Academies that are struggling to hit exam targets are coming under intense scrutiny from the Westminster government, which has told them to submit detailed performance scorecards to officials every six weeks.
The Department for Education has requested the information from around 100 secondary academies that it believes are in danger of dropping below the floor target of 40 per cent of pupils obtaining five A*-C GCSEs, including maths and English. The move is the most widespread intervention by ministers so far in the performance of academies, which have been heavily promoted by the government as a key factor in driving school improvement.
Figures released earlier this month showed that almost 60 per cent of secondary schools have now converted to academy status or are in the process of converting, making them directly answerable to the DfE.
Ministers have championed the extra autonomy given to academies, but heads' leaders say they now face more intense scrutiny than struggling schools that have not converted. The Association of School and College Leaders (ASCL) has accused the DfE of monitoring academies more closely than failing schools placed in special measures.
The scorecards ask for up-to-date data on everything from pupil attainment and attendance to exclusion rates. Academies are also expected to rate their performance in categories such as finance, admissions and the quality of lessons as either "excellent", "good", "adequate" or "of concern", broadly equivalent to Ofsted's four grades.
Heads are also asked to evaluate the "daily operation of school", with the options ranging from "good systems, runs smoothly" to "reactive, many 'incidents'".
"It's an extraordinarily detailed intervention," said ASCL general secretary Brian Lightman. "Some of the indicators would not change in the course of six weeks. What a struggling school needs is support to improve, rather than to fill in lots of forms and report data. If there are issues in a school, it needs to be monitored, but in one particular case the school had just been rated 'good' in an inspection."
Russell Hobby, general secretary of heads' union the NAHT, said the DfE wanted to avoid the embarrassment of criticism being directed at its flagship academy programme because of underperformance.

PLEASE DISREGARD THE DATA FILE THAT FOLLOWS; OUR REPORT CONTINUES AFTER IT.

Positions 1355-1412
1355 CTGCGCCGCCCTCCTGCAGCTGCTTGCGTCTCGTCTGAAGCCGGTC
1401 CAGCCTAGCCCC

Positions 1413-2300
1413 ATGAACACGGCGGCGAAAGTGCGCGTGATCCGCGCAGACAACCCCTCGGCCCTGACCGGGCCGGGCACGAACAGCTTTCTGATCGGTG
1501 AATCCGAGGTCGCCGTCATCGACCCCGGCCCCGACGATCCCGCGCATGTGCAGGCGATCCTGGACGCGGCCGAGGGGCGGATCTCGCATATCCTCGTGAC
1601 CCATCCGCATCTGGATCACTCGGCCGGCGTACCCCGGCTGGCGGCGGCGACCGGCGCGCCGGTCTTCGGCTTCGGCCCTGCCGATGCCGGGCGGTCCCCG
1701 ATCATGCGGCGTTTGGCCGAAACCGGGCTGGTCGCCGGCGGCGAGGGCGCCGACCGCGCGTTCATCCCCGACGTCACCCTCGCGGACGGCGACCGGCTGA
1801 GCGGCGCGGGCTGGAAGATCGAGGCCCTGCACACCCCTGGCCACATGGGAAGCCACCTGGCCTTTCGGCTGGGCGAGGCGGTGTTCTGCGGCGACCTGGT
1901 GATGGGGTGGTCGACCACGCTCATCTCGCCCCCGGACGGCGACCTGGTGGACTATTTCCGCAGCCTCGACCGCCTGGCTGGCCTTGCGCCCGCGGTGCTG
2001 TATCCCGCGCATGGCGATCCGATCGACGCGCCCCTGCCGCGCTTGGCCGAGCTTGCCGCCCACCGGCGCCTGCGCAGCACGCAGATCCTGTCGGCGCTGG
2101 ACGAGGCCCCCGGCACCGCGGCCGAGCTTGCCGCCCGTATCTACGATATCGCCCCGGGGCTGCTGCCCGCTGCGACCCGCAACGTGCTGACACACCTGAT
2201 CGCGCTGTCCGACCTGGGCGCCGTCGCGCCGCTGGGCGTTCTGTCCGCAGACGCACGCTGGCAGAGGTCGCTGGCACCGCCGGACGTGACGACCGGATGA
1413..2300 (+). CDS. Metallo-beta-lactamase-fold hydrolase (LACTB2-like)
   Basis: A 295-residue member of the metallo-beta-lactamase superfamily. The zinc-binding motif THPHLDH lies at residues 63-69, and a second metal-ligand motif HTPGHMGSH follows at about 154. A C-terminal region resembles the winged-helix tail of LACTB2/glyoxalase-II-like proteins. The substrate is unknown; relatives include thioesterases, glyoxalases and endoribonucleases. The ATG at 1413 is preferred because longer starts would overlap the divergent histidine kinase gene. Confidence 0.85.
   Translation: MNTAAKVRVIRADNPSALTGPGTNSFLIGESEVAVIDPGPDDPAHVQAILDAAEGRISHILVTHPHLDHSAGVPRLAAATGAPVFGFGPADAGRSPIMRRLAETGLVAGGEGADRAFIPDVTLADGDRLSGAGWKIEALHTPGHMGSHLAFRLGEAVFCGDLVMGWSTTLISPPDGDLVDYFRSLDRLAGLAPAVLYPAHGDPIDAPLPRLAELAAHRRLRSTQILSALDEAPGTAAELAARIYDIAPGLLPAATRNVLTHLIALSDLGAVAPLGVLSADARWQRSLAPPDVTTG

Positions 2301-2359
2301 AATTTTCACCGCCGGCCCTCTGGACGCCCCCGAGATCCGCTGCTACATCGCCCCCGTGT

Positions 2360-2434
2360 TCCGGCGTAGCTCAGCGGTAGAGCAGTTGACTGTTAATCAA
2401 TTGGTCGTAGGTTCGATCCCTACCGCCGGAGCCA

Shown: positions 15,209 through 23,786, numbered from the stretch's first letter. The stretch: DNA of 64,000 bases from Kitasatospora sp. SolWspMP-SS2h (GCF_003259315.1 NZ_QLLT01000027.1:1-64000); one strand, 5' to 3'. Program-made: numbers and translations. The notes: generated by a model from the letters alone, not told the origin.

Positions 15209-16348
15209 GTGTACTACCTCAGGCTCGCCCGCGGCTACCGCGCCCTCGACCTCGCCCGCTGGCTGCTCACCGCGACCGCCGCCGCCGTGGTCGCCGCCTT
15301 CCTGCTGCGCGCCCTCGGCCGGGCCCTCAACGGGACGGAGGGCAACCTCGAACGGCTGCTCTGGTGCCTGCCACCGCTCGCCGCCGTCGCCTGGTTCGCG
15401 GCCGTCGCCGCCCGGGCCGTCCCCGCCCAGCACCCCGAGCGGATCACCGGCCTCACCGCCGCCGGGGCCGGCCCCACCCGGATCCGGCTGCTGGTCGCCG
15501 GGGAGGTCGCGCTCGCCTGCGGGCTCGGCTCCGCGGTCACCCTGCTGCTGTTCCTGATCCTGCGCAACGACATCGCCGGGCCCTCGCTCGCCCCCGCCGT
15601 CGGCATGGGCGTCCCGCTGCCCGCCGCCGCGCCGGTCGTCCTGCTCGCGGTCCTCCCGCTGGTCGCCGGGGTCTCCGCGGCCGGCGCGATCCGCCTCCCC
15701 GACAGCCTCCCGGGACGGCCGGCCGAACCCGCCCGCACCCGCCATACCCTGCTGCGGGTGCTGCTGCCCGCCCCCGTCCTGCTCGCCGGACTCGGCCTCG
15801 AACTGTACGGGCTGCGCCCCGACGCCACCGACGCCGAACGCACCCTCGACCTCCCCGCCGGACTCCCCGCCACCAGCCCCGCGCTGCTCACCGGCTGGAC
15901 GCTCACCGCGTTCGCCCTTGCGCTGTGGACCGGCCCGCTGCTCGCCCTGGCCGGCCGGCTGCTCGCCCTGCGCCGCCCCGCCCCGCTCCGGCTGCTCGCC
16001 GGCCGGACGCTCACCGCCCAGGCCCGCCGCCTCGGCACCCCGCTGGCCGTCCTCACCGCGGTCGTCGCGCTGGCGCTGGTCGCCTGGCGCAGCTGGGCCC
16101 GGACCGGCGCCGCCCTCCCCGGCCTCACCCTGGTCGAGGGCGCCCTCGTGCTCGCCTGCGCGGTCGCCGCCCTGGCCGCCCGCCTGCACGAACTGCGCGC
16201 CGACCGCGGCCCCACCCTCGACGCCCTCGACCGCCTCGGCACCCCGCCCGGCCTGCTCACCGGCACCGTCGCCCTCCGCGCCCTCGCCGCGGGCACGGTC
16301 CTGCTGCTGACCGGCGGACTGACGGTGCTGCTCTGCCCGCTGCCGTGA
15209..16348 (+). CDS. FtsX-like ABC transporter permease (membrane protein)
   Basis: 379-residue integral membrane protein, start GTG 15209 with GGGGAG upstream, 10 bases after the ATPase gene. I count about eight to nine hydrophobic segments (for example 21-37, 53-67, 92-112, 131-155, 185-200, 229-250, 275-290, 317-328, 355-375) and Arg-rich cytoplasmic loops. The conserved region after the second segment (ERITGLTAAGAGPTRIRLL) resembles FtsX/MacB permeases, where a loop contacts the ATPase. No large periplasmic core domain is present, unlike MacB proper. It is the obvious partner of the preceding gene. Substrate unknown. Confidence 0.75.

"It's something the government has to be seen to be getting quite tough on," said Mr Hobby. "I can see why they're putting pressure on academies, but there is a pace to school improvement. Some schools are not sure they want to complete (the scorecard). I think they can choose to refuse to complete it, but it depends whether that's the message they want to send out."
Debate about how the performance of academies should be monitored is ongoing. Ofsted chief inspector Sir Michael Wilshaw has said that he wants the watchdog to inspect increasingly powerful academy chains. But education secretary Michael Gove has said he does not want to add another layer of "bureaucracy" by introducing a "middle tier" between central government and academies.
A spokesman for the DfE confirmed that under the scorecard initiative, it could approach "any academy that we might have concerns about" to take part but that there were no set criteria that triggered the monitoring.
He added: "We haven't received any concerns from academies about scorecards, and some have said they find this process useful. The data we ask for should be readily available and is requested on a six-weekly basis to fit in with the majority of academies' own internal data collection.
"We are responsible for monitoring the performance of academies and must challenge and support those that are below, or at risk of falling below, the floor standards."
Total number of academies
May 2010 203
April 2011 629
August 2011 1,070
July 2012 1,957
January 2013 2,619
Number of academies by type:
PRU (pupil referral unit) 1
Special schools 59.